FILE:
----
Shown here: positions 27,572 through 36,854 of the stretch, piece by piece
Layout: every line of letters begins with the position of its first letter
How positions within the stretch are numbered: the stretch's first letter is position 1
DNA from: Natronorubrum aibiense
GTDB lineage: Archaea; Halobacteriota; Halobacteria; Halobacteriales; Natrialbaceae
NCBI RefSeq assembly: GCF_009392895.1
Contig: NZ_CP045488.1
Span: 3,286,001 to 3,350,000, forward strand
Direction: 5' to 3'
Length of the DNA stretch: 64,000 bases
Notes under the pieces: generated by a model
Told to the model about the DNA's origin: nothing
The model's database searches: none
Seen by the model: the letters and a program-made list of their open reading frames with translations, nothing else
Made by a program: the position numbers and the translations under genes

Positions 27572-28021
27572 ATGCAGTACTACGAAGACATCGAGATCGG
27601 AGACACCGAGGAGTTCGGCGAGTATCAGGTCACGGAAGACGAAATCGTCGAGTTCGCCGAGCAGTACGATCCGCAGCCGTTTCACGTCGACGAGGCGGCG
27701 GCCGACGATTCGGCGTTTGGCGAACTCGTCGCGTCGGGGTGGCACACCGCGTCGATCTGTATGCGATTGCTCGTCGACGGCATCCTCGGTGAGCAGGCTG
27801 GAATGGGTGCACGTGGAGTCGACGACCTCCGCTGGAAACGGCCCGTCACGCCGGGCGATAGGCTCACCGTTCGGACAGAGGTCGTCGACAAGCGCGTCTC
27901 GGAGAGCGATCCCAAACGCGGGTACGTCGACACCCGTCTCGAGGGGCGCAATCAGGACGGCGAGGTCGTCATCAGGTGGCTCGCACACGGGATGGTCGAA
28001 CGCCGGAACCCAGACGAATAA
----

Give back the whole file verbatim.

Shown here: positions 27,572 through 36,854 of the stretch, piece by piece
Layout: every line of letters begins with the position of its first letter
How positions within the stretch are numbered: the stretch's first letter is position 1
DNA from: Natronorubrum aibiense
GTDB lineage: Archaea; Halobacteriota; Halobacteria; Halobacteriales; Natrialbaceae
NCBI RefSeq assembly: GCF_009392895.1
Contig: NZ_CP045488.1
Span: 3,286,001 to 3,350,000, forward strand
Direction: 5' to 3'
Length of the DNA stretch: 64,000 bases
Notes under the pieces: generated by a model
Told to the model about the DNA's origin: nothing
The model's database searches: none
Seen by the model: the letters and a program-made list of their open reading frames with translations, nothing else
Made by a program: the position numbers and the translations under genes

Positions 27572-28021
27572 ATGCAGTACTACGAAGACATCGAGATCGG
27601 AGACACCGAGGAGTTCGGCGAGTATCAGGTCACGGAAGACGAAATCGTCGAGTTCGCCGAGCAGTACGATCCGCAGCCGTTTCACGTCGACGAGGCGGCG
27701 GCCGACGATTCGGCGTTTGGCGAACTCGTCGCGTCGGGGTGGCACACCGCGTCGATCTGTATGCGATTGCTCGTCGACGGCATCCTCGGTGAGCAGGCTG
27801 GAATGGGTGCACGTGGAGTCGACGACCTCCGCTGGAAACGGCCCGTCACGCCGGGCGATAGGCTCACCGTTCGGACAGAGGTCGTCGACAAGCGCGTCTC
27901 GGAGAGCGATCCCAAACGCGGGTACGTCGACACCCGTCTCGAGGGGCGCAATCAGGACGGCGAGGTCGTCATCAGGTGGCTCGCACACGGGATGGTCGAA
28001 CGCCGGAACCCAGACGAATAA